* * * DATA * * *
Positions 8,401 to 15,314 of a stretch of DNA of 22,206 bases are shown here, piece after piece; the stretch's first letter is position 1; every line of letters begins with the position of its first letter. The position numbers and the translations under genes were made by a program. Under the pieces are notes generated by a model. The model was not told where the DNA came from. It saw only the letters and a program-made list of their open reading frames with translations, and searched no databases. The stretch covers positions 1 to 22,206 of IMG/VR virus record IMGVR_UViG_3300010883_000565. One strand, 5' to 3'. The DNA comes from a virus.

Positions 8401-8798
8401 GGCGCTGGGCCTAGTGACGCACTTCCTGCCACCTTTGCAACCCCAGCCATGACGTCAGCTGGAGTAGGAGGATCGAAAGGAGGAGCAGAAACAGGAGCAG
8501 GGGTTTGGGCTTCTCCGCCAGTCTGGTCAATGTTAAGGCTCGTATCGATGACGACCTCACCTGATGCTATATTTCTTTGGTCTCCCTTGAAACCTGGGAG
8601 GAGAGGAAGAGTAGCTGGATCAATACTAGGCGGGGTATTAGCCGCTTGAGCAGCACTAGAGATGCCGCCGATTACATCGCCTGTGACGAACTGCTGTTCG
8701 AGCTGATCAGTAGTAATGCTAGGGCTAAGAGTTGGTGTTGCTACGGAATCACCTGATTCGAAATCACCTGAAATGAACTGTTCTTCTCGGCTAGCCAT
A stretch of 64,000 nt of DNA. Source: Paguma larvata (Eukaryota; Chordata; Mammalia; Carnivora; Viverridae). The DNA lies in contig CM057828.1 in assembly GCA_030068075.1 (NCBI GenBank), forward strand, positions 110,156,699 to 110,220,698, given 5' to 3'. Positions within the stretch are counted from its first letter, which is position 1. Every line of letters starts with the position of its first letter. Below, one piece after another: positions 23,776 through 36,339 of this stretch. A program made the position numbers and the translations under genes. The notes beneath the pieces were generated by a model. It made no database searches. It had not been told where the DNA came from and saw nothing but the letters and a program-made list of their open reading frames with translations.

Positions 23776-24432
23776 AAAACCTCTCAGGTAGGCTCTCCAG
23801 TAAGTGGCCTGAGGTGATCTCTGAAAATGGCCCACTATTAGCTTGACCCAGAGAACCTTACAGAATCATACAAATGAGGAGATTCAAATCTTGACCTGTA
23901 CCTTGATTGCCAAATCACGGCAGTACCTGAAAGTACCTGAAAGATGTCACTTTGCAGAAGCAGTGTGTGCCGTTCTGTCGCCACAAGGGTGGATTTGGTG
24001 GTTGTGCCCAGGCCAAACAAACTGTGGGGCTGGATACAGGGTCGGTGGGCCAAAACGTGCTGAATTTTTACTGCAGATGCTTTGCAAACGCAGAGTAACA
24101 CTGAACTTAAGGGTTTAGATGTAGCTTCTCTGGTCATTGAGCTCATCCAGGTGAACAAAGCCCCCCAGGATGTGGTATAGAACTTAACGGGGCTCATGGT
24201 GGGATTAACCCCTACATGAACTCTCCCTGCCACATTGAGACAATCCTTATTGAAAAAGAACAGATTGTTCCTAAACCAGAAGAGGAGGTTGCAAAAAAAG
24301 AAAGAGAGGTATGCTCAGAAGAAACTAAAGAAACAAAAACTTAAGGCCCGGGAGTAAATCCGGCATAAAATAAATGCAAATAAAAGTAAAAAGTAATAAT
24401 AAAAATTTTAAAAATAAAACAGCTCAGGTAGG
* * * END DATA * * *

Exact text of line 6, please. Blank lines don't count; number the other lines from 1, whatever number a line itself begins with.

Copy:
8701 AGCTGATCAGTAGTAATGCTAGGGCTAAGAGTTGGTGTTGCTACGGAATCACCTGATTCGAAATCACCTGAAATGAACTGTTCTTCTCGGCTAGCCAT